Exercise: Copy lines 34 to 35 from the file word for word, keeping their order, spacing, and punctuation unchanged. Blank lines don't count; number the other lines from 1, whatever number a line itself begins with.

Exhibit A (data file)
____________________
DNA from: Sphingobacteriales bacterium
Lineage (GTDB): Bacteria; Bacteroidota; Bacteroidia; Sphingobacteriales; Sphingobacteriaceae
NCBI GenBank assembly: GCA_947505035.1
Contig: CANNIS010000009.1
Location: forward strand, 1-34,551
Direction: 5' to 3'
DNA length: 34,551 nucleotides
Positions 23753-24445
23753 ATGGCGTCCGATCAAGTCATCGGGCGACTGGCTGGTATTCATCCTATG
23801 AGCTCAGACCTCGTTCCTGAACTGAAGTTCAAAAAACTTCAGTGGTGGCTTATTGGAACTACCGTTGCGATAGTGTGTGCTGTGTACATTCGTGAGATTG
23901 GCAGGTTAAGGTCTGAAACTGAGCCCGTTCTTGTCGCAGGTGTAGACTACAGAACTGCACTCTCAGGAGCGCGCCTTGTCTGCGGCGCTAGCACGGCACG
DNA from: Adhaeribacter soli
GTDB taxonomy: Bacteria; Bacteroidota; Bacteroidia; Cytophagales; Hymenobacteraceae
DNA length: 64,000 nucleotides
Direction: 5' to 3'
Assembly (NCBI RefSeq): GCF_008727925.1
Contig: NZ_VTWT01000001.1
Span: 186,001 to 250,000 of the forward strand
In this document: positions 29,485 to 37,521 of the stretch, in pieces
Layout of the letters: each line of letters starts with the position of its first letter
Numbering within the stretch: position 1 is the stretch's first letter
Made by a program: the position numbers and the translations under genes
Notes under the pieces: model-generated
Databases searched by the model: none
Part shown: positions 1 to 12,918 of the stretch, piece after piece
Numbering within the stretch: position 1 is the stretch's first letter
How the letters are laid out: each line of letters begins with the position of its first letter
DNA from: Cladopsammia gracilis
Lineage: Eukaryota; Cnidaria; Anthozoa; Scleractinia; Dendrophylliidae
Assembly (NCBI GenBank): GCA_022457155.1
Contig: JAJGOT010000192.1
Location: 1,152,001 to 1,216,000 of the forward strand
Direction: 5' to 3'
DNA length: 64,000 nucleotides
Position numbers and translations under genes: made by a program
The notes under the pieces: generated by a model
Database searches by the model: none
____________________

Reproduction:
DNA length: 64,000 nucleotides
Position numbers and translations under genes: made by a program